Minneapolis Estate Planning and Probate Lawyer Blog

Monday, May 30, 2011

What’s in a Name, Part 1: What is a Non-traditional Family?

My website and posts are geared to the so-called “nontraditional family” and nontraditional estate planning.  But just what does that mean? I use the term – for lack of anything better – to define any family that does not fall into the 1950s model of a family with one husband and one wife who are on their first marriage and who only have children born to both of them.

Is That Still a Valid Definition of a Traditional Family?

According to Webster’s dictionary the term traditional means “?cultural continuity in social attitudes, customs, and institutions.” But, with regard to family, there doesn’t seem to be any cultural continuity that “survived” from the 1950s to the present.

Do you even know a “traditional family?”  If that question causes you to stop and think or say “Ha! I do know one” then you know it’s no longer the “tradition” of our society to get married once to someone of the opposite sex and only have children with that person during the marriage.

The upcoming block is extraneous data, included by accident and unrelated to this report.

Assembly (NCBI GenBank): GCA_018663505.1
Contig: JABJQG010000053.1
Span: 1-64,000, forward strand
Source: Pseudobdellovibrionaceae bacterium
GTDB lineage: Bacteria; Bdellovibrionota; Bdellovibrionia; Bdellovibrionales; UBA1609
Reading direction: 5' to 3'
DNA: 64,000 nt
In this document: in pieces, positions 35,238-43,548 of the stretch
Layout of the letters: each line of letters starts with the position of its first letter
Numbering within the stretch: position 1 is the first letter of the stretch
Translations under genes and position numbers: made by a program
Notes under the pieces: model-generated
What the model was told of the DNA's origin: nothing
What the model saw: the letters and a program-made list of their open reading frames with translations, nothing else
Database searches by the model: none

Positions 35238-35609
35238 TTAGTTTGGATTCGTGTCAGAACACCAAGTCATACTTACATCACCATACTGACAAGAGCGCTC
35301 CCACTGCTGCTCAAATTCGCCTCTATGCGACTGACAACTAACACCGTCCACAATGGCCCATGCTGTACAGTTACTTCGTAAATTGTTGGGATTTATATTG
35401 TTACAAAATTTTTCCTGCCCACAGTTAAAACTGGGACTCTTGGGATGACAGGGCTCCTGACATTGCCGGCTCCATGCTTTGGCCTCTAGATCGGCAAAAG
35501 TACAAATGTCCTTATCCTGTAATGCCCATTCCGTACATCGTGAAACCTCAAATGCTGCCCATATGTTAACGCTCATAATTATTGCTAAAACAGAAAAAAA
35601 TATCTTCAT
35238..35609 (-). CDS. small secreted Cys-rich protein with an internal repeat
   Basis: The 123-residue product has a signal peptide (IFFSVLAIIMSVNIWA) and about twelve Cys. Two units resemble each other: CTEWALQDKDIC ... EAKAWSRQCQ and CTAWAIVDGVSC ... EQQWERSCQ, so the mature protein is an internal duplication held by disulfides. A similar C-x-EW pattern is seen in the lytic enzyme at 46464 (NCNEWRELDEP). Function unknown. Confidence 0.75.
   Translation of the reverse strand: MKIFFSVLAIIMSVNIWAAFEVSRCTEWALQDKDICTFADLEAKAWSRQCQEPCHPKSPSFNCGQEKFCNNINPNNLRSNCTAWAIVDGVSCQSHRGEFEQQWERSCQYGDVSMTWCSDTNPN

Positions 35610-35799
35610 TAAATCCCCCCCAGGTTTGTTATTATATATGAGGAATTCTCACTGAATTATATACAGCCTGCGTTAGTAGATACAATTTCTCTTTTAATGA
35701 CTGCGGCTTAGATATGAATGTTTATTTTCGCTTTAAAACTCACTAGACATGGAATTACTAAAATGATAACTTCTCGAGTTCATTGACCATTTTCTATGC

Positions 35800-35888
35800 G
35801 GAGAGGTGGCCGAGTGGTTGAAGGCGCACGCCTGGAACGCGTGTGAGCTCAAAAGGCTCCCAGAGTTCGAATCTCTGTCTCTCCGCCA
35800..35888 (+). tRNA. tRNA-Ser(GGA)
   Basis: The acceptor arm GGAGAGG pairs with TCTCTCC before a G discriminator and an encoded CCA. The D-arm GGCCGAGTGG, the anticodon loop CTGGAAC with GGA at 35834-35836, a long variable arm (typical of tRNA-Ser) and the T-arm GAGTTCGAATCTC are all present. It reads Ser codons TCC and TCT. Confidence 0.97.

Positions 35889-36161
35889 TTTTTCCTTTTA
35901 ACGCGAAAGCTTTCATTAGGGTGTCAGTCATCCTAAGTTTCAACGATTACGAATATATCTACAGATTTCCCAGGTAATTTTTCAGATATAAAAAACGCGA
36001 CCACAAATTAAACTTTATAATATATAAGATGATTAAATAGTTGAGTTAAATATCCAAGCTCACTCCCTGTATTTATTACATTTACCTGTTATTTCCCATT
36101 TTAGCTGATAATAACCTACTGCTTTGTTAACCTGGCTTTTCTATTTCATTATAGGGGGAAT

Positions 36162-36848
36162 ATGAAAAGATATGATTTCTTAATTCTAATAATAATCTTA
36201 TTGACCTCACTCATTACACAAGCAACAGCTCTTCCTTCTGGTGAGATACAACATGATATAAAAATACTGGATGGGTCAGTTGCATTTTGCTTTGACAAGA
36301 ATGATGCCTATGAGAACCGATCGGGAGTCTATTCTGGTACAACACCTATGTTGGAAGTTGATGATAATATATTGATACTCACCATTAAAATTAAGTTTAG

Our society is in a state of flux with the rise of cohabitation, single parents, stepfamilies, gay families, transgender families, adopted families and multi-generational families. The changing times are reflected in the numerous studies recently released as they demonstrate a lack of cultural cohesion regarding social norms and families. This is true on both the national level and in states such as mine.

The Changing Definition of Family